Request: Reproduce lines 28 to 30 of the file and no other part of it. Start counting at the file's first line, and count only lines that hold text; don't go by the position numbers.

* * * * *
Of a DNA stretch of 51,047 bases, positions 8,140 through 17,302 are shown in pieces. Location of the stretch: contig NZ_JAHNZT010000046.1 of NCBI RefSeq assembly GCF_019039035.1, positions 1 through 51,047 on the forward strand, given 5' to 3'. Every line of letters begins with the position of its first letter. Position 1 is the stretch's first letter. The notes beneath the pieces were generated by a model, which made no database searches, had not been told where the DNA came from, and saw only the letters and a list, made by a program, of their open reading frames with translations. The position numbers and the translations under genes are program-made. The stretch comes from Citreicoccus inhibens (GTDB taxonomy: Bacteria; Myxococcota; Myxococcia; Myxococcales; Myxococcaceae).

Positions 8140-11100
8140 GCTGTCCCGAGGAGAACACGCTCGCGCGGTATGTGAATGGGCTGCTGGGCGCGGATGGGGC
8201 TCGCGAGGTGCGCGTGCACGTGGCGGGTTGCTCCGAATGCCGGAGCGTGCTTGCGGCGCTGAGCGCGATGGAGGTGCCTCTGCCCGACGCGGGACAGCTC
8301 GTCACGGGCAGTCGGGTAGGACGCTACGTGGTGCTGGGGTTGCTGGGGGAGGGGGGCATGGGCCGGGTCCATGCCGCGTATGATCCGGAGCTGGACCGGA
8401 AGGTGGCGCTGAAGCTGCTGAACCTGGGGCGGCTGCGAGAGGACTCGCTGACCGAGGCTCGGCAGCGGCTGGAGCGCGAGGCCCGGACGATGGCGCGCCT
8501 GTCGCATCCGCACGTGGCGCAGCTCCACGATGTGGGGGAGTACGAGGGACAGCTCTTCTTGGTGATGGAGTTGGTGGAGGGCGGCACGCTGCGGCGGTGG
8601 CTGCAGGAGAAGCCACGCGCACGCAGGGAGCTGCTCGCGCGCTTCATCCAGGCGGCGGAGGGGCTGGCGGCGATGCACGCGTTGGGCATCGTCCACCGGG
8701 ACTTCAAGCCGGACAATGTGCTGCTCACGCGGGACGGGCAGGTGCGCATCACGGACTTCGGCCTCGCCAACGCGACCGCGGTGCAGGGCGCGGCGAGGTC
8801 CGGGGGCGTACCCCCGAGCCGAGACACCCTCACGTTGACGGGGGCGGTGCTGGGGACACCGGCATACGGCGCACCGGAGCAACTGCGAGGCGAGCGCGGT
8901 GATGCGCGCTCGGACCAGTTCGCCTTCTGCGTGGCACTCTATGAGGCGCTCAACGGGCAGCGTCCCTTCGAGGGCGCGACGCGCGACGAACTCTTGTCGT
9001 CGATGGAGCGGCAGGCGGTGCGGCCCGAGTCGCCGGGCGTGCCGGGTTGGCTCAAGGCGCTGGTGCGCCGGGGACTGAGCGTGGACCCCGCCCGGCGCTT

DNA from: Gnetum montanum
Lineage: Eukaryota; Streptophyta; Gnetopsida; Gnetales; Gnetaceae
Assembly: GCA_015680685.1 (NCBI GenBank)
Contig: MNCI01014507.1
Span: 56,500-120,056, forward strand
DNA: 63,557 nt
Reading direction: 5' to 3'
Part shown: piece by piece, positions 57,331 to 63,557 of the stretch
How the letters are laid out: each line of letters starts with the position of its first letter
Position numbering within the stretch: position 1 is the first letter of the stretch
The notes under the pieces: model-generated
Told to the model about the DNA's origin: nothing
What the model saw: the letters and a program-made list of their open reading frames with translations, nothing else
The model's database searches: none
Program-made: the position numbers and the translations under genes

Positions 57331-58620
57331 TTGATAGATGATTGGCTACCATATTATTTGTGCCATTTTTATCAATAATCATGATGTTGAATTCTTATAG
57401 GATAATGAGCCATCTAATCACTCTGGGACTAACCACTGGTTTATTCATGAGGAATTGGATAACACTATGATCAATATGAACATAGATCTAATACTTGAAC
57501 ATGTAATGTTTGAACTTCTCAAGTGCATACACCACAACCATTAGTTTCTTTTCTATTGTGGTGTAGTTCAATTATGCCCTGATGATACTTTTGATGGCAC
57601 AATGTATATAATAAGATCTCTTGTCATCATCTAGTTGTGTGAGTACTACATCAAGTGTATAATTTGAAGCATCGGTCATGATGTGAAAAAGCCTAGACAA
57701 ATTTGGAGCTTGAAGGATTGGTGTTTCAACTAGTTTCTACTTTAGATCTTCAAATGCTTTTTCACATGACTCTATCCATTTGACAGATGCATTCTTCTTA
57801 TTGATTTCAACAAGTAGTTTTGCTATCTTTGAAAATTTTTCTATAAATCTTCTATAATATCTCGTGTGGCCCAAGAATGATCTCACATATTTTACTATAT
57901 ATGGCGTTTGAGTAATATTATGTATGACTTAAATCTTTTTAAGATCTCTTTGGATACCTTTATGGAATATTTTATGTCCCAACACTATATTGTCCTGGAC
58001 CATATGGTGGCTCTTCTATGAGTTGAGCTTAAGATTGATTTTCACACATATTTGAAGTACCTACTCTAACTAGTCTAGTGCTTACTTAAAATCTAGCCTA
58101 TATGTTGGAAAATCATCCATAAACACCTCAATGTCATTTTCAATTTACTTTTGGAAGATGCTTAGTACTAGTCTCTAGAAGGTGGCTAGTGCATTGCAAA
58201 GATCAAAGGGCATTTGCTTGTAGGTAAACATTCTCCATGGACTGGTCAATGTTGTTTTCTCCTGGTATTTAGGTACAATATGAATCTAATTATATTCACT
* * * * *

Positions 57331-58620
57331 TTGATAGATGATTGGCTACCATATTATTTGTGCCATTTTTATCAATAATCATGATGTTGAATTCTTATAG
57401 GATAATGAGCCATCTAATCACTCTGGGACTAACCACTGGTTTATTCATGAGGAATTGGATAACACTATGATCAATATGAACATAGATCTAATACTTGAAC